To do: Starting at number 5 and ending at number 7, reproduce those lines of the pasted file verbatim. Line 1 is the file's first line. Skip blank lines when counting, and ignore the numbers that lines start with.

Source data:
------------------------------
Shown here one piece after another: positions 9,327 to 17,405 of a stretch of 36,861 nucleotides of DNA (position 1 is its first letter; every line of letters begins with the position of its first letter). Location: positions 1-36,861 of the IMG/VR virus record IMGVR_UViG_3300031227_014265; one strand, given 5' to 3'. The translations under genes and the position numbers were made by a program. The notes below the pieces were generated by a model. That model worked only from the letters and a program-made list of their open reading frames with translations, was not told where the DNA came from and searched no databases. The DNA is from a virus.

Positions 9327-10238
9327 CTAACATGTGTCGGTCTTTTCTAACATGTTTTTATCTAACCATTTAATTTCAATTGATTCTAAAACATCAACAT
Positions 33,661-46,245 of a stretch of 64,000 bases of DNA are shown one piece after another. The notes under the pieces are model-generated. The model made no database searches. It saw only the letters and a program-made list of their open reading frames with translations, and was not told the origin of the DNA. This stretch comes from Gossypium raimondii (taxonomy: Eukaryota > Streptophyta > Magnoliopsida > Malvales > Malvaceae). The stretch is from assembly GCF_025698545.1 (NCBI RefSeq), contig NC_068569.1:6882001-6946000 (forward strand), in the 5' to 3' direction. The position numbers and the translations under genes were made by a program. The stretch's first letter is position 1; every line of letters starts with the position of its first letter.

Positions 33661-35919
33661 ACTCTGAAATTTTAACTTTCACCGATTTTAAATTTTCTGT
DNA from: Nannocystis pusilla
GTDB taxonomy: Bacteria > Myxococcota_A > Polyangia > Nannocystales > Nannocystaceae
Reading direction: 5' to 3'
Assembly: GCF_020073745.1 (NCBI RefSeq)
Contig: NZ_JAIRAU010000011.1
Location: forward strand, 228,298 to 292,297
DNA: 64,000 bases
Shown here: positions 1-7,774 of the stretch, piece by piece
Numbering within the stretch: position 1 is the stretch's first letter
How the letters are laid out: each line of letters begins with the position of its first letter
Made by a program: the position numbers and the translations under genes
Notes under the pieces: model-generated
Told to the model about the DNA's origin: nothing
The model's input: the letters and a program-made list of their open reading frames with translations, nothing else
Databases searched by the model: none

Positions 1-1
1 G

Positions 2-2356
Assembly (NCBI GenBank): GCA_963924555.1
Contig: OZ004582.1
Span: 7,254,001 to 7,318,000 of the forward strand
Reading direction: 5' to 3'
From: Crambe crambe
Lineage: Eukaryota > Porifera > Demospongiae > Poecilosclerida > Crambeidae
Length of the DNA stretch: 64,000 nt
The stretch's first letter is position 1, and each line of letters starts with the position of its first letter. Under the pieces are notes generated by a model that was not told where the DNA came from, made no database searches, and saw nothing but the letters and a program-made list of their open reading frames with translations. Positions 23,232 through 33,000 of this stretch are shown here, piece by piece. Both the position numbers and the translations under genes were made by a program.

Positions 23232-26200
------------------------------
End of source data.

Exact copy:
Positions 33661-35919
33661 ACTCTGAAATTTTAACTTTCACCGATTTTAAATTTTCTGT
DNA from: Nannocystis pusilla